The recent outbreak of killer E. coli in Europe ( http://www.guardian.co.uk/uk/2011/may/30/ecoli-outbreak-death-toll ) triggers very interesting questions.
Some seemed surprised to learn this contaminated food allegedly came from an “organic” grower. “Organic”, does NOT, by any means, mean that food has been grown with love and care and that all has been done to bring us the healthiest food around. It is an industry standard. The products used for its production respect the “organic” regulations, but the result is still in my view manufactured food products. Grown, picked, sorted, packed, shipped and offered to us with only one thing in mind. Dinero! Money, money!
Most of that “organic” food doesn’t grow on soil that’s nurtured, mulched, respected and loved for this generation and the next one, and the next one. They are grown conventionally, with products approved by the organic standards of whichever country they are being sold in. There’s no old caring Spanish farmer patting his cucumbers with pride in that story!
In most cases of E. coli outbreaks, the finger is often pointed at cows. Cows that are fed grains, instead of good ol’ grass. That’s bad practice (watch documentary Food Inc. for a full picture of this madness). To make things worse, the grain eating cow’s manure is often used raw or not fully composted… on fields used to grow “organic” veggies.
Now don’t get me wrong, by all mean, if you can afford it, buying organic food is by far the healthiest and most ethical option we have at the supermarket. But I think we should do it knowing what we are doing. Wallmart has an organic section. When will McCaca have their McOrganicBurger?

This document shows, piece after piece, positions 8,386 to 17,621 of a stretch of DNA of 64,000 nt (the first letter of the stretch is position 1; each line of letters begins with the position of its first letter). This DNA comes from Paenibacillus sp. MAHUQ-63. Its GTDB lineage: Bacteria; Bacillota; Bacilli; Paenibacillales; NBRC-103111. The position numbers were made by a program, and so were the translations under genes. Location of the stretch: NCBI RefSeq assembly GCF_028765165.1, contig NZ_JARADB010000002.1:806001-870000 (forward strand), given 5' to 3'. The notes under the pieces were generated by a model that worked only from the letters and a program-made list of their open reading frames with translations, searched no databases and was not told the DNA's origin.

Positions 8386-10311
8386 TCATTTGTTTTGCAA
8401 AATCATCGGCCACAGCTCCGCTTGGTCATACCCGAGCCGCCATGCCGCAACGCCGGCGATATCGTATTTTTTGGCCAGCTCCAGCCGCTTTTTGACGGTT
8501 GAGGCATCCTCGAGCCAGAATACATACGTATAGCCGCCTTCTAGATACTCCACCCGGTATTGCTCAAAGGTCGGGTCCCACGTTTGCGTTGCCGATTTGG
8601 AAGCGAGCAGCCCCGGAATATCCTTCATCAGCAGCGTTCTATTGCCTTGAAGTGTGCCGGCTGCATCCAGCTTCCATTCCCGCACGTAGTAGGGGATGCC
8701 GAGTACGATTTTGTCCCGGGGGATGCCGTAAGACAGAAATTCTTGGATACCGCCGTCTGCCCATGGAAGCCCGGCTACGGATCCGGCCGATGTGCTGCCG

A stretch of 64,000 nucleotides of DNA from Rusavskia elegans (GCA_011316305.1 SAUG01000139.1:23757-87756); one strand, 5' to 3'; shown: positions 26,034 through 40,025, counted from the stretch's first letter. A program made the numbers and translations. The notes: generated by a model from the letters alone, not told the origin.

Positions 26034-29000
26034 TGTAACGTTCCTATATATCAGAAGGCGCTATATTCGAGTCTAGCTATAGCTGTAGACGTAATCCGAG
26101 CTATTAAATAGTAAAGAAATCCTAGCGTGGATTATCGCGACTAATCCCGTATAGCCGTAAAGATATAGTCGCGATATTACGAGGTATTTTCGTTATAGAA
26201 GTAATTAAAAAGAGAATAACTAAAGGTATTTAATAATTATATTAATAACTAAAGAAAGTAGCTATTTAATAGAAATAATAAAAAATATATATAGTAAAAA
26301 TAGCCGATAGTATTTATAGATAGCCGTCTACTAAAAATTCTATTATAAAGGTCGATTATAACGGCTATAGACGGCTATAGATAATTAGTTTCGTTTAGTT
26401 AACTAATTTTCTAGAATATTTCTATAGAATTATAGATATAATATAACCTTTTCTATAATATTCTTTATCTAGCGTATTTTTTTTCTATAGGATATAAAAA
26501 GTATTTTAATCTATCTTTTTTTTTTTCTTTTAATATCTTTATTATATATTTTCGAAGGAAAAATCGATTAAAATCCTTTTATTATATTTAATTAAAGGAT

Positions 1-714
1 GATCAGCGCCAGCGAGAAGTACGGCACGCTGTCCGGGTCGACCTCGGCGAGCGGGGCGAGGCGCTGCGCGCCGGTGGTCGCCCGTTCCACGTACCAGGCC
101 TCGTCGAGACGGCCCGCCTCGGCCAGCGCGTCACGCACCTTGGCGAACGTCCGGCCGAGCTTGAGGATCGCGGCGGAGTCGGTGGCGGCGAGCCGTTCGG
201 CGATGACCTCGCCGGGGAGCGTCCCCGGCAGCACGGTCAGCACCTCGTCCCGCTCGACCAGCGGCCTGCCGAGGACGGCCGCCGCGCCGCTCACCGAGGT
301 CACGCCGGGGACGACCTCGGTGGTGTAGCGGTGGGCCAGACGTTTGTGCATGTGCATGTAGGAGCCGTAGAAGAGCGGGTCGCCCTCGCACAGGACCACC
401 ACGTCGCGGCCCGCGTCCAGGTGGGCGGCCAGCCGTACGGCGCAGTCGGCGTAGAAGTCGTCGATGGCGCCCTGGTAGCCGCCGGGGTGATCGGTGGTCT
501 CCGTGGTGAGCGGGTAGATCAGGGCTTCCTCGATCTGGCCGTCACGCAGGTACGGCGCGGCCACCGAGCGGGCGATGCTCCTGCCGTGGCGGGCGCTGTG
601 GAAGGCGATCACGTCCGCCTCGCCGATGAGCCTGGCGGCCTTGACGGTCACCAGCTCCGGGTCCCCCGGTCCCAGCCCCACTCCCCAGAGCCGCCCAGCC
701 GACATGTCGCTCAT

Some already cry at the conspiracy, saying the conventional agro-chemical complex is creating this event to scare people away from organic. Not that it would surprise me of them… but I rather stay away from fear in this case.
Another interesting fact, is that some of these “organic” products have been recalled back here, in Australia. That Spain is producing most of the off season veggies the Europeans eat, that’s one thing. But here? In Australia? Its a bit obscene.
Why would it surprise me!? I am from Quebec, Canada, and I remember at the peak of carrot season, being unable to find carrots from my region. Worse, not even from my country! When you see summer sweet corn from the US in a country side supermarket in a province that seems to be half covered with corn fields, you can’t help but wonder what we do with OUR corn? Sell it to Mexico?
Now, on a positive note, there seems that an age old habit is coming to our rescue! After so many “veggie cleaners” sprays and creams proved to be not that effective, a fad that sprung after the E. coli outbreaks in the US in the last few years, after the mass washing of spinach using bleach proved not only to be quite stupid, but also pretty bad at killing the bad guys, finally it is time to listen to our grannies and ancient food wisdom!
Here it is:
What do you usually coat your lettuce with? Vinaigrette? The word comes from the French vinaigre… vin aigre… or sour wine in English. Or what else? What do we usually squeeze on our cucumbers? Lemon.
Vinegar can be used to clean pretty much anything in the house, from windows to toilet bowls. It is not a surprise using vinegar or lemon is such a widespread habit in our culinary heritage. I would not dare to say my delicious vinaigrette is enough to sterilize a surgery room, or an “organic” Spanish cucumber… but I am quite confident that is weakens the threat enough for me to eat my greens raw without fear!
Here in Melbourne, we are lucky to be living somewhere where we can grow pretty much all of our raw veggies all year round, if we can discover the pleasure of eating seasonally of course. I know for sure I won’t find anyone’s “killer bacteria” on my lettuce!